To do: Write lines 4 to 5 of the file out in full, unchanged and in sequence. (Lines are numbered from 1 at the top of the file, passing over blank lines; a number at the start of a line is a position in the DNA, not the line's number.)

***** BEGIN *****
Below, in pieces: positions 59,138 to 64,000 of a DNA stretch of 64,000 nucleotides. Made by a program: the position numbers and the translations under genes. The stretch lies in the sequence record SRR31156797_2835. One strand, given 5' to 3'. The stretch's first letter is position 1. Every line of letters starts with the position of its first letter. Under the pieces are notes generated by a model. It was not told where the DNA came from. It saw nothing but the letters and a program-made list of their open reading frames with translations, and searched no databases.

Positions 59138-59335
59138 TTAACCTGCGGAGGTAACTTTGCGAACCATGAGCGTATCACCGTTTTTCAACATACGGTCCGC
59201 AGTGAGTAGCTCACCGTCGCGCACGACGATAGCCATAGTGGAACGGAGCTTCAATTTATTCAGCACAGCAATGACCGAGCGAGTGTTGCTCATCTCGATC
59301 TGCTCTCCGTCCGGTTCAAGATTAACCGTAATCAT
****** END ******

59201 AGTGAGTAGCTCACCGTCGCGCACGACGATAGCCATAGTGGAACGGAGCTTCAATTTATTCAGCACAGCAATGACCGAGCGAGTGTTGCTCATCTCGATC
59301 TGCTCTCCGTCCGGTTCAAGATTAACCGTAATCAT